The Union of African Shippers’ Councils (UASCs) has urged African governments to create congenial environment for businesses to thrive by ensuring transparency of laws, rules and procedures and reduction of administrative constraints in transit trade.
Madam Benonita Bismarck, the Chief Executive Officer (CEO) of the Ghana Shippers’ Authority (GSA), made the appeal at the opening of the Eight African Shippers’ Day in Accra, on the theme: ‘‘Trade Facilitation and its Impact on Africa’s Industrialisation’’.
The event aims at celebrating the efforts and achievements of importers and exporters in propelling trade and development in the West African Sub-region.
It created a platform for key players in international trade and transport chain including shippers, ship owners, port authorities, freight forwarders, customs, multimodal transport operators and other ancillary service providers to deliberate on pressing issues affecting the maritime trade and transport sectors. Participants from 18 African countries took part in the
conference including Ghana, Nigeria, Togo, Cote d’Ivoire, and Burkina Faso.
Others are Senegal, Democratic Republic of Congo, Congo, Central African Republic, Angola and Guinea.
Madam Bismarck said the coming into force of the World Trade Organisation’s Trade Facilitation Agreement, this year, had made it obligatory for governments to ensure fairness in border agency decisions, streamline clearance procedures, and reduce administrative constraints.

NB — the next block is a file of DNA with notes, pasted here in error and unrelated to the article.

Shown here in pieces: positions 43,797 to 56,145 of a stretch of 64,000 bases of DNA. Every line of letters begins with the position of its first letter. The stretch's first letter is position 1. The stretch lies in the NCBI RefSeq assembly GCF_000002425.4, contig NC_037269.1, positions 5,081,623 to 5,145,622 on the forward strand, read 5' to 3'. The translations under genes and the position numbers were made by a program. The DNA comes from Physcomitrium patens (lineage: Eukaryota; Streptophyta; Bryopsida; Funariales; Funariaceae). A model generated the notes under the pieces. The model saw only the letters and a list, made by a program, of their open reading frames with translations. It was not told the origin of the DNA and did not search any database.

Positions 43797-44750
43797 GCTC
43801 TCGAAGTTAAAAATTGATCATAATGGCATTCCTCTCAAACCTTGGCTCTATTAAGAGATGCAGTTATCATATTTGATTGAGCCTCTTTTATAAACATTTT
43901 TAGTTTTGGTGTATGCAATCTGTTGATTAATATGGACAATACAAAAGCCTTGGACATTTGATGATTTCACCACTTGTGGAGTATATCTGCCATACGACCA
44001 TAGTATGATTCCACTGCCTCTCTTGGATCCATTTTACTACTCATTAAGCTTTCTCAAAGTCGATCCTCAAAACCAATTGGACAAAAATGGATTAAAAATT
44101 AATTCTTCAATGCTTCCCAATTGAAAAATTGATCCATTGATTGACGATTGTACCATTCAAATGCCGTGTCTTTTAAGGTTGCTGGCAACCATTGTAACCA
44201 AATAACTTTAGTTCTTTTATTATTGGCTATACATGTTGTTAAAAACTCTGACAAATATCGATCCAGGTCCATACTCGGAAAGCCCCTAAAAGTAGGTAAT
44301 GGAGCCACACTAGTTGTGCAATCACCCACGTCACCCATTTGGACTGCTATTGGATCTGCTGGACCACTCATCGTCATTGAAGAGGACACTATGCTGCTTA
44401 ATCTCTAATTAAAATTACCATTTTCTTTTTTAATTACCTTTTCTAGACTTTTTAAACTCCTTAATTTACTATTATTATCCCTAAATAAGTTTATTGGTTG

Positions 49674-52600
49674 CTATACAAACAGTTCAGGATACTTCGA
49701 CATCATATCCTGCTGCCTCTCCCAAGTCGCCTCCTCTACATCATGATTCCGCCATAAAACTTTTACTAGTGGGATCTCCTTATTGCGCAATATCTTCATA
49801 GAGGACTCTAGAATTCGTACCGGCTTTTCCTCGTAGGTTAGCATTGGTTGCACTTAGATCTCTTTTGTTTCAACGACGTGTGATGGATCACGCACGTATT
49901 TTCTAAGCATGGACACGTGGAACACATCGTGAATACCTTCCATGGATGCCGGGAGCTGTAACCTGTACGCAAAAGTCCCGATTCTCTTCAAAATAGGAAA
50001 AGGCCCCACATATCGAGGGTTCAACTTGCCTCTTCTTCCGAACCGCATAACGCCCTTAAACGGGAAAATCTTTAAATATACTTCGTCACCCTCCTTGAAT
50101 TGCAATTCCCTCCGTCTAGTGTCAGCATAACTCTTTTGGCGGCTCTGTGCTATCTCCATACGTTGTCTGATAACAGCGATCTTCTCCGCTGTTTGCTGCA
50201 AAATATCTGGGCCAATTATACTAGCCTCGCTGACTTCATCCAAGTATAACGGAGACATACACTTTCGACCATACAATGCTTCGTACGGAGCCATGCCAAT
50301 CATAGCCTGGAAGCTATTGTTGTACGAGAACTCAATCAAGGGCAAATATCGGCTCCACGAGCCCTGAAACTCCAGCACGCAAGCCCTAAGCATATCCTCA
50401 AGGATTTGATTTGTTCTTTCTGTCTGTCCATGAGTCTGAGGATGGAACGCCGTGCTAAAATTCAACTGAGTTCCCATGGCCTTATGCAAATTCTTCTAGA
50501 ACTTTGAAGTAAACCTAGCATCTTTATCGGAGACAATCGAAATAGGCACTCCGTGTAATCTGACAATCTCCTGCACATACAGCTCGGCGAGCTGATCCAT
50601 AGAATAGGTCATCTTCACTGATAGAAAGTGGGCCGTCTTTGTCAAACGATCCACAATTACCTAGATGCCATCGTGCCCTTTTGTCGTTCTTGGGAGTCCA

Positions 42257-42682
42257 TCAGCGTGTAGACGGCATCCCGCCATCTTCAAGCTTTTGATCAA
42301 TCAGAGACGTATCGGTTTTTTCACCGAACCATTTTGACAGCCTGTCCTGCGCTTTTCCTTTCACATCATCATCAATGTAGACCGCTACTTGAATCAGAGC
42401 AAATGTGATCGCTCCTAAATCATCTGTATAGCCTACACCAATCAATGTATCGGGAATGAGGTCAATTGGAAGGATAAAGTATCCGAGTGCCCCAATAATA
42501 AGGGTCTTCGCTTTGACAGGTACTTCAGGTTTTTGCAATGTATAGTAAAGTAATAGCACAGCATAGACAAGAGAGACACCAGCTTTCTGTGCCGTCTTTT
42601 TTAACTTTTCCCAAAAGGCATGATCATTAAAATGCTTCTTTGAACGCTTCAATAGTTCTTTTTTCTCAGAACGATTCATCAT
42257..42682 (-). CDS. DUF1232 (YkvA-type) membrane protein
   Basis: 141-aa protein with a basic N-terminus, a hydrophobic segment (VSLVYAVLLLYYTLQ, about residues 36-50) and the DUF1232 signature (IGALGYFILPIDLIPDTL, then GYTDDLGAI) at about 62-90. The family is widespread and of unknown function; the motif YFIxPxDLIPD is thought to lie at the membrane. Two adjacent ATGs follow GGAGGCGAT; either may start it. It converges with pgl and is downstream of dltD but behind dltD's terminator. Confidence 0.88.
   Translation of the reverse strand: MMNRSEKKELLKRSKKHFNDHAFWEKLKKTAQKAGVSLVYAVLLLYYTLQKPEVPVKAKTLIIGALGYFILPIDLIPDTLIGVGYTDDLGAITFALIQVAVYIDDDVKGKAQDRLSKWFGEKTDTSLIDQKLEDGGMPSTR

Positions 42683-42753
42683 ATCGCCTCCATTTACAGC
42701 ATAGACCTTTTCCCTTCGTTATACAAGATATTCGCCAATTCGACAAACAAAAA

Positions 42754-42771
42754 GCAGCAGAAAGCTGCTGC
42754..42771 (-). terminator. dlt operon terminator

She said the challenges of the maritime industry were hydra-headed and, therefore, required concerted efforts, collaboration and commitment among key enablers and well-thought out strategies to deal with.
‘‘An appropriate mix of a thriving international trade within a well-tuned economic policy framework will speed up the industrialisation process and consequently, the overall economic development of our countries.
‘‘We are glad to note that the cause of the shippers is gaining currency worldwide as the realisation is dawning on all,’’ she said.
She said without shippers there would be no need for merchant ships; therefore, issues affecting maritime industry should have the pride of place in trade facilitation and industrialisation discourse.
Madam Bismarck, therefore, urged the Union of African Shippers Councils to re-invigorate their efforts to adapt to the changing trends in the shipping and logistics sectors and the new threats that shippers face in the unfolding business environment.
Mr Alan Kwadwo Kyerematen, the Minister of Trade and Industry, in an address, said there was the urgent need for African countries to facilitate trade, industrialisation and diversify their economies.
He asked African countries to trade among themselves to derive benefits that would boost economic growth and development for the Continent.
African countries should pursue value addition to their exports and systematically reduce import dependency through import substitution, he said.
This, he said, would required structural reforms including trade facilitation measures that eliminate non-tariff barriers, reduce trade costs and ensure competiveness for shippers and manufacturers.
Mr Kyerematen commended importers and exporters who had, over the years, ensured the African Continent’s participation in global redistribution of resources and kept their economies running.